The Unique Legal World of Title 38 Veterans Administration Doctors and Nurses

Title 38 is a unique hiring authority that applies to some federal employees and one that creates a much different appeals process.

Did you know that the statute the Federal Government was authorized to hire you under has a crucial effect on your rights and protections as a federal employee? One of the best examples of these differences can be found by taking a closer look at the Veterans Administration employees. 

The Veterans Administration hires employees under four main types of authority: 1. Title V of the United States Code ; 2. Title 38 Section 7401 of the United States Code; 3. Title 38 Section 7401 Hybrid; 4. Title 38 Section 7801 – Veterans Canteen Employees. 

The typical non-VA federal employee is hired under Title V of the U.S. Code. Title V employees have many rights, including the right to appeal the to the Merits System Protection Board (MSPB) if that employee suffers a 15-day or more suspension, a demotion, or has been terminated from his or her position. At the Veterans Administration, Title V employees include non-medical personnel like clerks and general office staff.

By contrast, Veterans Administration medical professionals (i.e. Doctors and Nurses) are hired under the authority of Title 38 and must navigate a complex and very different legal system than the typical Title V employee.

For example, Pines Federal represented a Veterans Administration physician whom the Agency had proposed and decided to remove from her position based on her alleged physical mistreatment of a veteran patient. Had that same employee been hired under Title V authority, she would have been able to appeal to the MSPB. Yet, as a Title 38 Employee, the only option the doctor had to appeal to the MSPB was if she filed a Whistleblower case. 

Interestingly, this doctor actually had special and unique rights to appeal her removal to a venue that Title V employees do not have access; Disciplinary Appeals Board (DAB). This board is made up of 3 peers, and in this particular case was comprised of 3 doctors located at 3 other Veterans Administrations facilities. Wow, an actual jury of her peers!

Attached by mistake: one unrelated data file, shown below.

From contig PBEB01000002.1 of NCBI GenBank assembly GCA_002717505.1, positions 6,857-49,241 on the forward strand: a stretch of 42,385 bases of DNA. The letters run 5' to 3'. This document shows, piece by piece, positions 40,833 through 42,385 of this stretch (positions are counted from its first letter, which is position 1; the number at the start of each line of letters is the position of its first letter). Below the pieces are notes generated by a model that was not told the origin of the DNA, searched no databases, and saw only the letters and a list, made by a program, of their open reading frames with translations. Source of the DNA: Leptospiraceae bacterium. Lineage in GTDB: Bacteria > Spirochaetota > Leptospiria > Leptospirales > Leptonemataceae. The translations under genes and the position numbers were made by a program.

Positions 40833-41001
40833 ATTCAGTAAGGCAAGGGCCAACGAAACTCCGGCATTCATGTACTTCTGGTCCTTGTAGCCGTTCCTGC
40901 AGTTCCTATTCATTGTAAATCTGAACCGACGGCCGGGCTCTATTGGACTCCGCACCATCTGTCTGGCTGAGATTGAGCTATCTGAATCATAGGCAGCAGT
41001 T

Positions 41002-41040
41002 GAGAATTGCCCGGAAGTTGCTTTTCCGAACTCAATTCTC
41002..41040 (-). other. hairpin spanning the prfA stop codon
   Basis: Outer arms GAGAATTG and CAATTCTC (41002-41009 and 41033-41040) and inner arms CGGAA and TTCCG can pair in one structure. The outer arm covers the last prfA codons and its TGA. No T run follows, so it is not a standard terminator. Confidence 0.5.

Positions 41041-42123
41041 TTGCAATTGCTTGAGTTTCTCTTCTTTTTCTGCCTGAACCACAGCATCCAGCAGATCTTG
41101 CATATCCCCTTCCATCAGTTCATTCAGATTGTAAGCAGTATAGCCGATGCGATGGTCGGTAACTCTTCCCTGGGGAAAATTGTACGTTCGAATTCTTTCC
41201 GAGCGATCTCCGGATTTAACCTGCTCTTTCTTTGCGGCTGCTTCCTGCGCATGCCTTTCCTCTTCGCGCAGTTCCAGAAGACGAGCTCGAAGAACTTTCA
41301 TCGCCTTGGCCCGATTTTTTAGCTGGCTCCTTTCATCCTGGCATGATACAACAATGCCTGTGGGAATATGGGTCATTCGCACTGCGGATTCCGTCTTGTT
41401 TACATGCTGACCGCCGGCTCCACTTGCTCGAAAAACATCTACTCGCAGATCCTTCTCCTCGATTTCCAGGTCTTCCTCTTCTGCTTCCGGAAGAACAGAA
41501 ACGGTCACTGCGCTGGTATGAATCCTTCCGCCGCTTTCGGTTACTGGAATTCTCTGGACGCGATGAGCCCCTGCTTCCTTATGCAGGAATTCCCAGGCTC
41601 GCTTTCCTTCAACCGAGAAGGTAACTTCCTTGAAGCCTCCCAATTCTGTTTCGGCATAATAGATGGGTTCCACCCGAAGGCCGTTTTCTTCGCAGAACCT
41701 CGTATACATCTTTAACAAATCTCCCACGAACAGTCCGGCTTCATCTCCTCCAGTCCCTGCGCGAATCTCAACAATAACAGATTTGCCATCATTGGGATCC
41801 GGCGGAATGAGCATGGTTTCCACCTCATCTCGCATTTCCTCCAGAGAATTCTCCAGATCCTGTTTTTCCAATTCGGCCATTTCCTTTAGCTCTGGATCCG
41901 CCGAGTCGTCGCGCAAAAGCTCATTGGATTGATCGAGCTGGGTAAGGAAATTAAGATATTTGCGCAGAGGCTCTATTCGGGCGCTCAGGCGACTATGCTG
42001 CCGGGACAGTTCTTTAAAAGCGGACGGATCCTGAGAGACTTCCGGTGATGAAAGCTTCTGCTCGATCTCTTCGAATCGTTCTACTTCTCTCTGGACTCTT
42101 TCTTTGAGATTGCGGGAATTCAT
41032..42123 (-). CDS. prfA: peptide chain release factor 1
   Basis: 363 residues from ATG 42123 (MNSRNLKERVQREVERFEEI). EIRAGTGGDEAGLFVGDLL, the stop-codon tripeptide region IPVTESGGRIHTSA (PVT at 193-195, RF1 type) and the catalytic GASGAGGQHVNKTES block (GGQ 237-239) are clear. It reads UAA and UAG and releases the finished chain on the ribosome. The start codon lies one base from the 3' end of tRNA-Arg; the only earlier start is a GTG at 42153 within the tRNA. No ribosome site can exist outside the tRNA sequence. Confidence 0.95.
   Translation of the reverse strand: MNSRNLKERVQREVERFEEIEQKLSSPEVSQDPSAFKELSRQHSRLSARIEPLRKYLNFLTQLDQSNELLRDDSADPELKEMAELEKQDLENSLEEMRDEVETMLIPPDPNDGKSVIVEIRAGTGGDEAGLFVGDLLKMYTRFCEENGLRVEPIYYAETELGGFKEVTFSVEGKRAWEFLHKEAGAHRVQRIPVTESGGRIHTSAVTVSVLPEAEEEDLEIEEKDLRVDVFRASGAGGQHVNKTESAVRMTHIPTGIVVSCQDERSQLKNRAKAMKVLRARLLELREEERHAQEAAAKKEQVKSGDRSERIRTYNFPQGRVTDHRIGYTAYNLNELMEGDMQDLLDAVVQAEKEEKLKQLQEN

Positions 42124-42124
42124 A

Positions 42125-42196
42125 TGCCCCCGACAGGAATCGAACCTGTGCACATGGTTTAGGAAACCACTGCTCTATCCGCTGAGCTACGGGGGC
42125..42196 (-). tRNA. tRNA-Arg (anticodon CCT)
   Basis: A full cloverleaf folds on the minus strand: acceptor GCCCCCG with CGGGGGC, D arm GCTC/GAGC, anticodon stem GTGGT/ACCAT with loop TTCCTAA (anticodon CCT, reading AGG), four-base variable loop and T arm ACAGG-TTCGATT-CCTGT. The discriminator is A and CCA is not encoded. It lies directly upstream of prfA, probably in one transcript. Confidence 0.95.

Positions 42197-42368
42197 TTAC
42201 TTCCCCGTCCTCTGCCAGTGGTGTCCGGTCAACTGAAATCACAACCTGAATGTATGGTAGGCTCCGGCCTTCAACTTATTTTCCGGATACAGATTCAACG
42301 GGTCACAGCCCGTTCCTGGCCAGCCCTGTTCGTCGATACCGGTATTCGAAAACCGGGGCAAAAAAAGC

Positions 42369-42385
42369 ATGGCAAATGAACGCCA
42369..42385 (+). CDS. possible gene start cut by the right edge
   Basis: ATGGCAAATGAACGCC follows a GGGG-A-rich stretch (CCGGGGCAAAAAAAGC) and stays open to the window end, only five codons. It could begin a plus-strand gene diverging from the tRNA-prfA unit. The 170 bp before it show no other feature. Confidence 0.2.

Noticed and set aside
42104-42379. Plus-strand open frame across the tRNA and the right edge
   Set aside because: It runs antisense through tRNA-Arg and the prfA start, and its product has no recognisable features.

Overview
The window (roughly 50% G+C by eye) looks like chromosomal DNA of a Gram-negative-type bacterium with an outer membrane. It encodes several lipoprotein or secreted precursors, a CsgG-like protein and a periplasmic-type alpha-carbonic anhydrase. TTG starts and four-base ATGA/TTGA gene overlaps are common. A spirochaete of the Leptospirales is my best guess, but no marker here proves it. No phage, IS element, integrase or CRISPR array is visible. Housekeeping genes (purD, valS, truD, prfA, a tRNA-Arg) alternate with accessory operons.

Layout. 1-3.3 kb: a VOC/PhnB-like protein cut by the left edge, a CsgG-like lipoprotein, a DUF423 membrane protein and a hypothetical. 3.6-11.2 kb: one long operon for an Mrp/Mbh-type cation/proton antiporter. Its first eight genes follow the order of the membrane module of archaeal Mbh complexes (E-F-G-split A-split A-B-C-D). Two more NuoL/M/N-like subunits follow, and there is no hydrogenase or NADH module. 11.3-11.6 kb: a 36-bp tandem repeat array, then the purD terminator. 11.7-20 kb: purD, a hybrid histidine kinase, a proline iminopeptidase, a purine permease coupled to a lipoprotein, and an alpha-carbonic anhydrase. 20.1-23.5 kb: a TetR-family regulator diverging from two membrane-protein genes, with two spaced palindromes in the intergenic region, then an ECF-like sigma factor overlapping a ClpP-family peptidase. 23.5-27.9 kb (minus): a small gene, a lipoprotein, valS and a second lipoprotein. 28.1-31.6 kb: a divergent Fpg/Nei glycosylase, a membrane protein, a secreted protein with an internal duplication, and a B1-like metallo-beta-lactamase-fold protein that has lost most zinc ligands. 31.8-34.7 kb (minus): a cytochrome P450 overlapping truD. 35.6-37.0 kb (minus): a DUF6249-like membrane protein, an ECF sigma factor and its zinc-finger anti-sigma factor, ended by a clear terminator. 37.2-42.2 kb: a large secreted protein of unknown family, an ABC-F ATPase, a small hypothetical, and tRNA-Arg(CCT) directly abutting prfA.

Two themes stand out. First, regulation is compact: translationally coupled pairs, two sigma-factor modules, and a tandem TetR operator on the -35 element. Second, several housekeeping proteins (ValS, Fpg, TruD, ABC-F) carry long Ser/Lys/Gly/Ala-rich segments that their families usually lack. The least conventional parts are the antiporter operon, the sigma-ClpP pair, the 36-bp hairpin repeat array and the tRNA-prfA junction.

In fact, this venue is often a much fairer venue to appear before than the MSPB. Appearing before a court of your peers is very different than appearing before an MSPB Judge who has hundreds of cases on his docket. As a firm, we have been very successful in pursuing DAB appeals. 

Ironically, with the present state of legal affairs under the recent VA Accountability Act, a Title 38 Employee might be better off being charged with a patient care violation as opposed to a Title V or Title 38 employee being charged with a general disciplinary charge. The reason for this is that under the new VA Accountability Act it has become extremely difficult to overcome the burdens of proof necessary to disprove charges before the MSPB, however, a hearing for a DAB can increase the chances greatly of overcoming any false accusations. 

About the Author

Eric Pines is a partner at Pines Federal Employment Attorneys, a nationwide federal sector law firm, and Pines and Goldenzweig, a Texas personal injury firm. He has more than 20 years of experience advocating for Feds and he focuses on assisting disabled federal employees in need of reasonable accommodation and acquiring OPM Federal Disability Retirement benefits.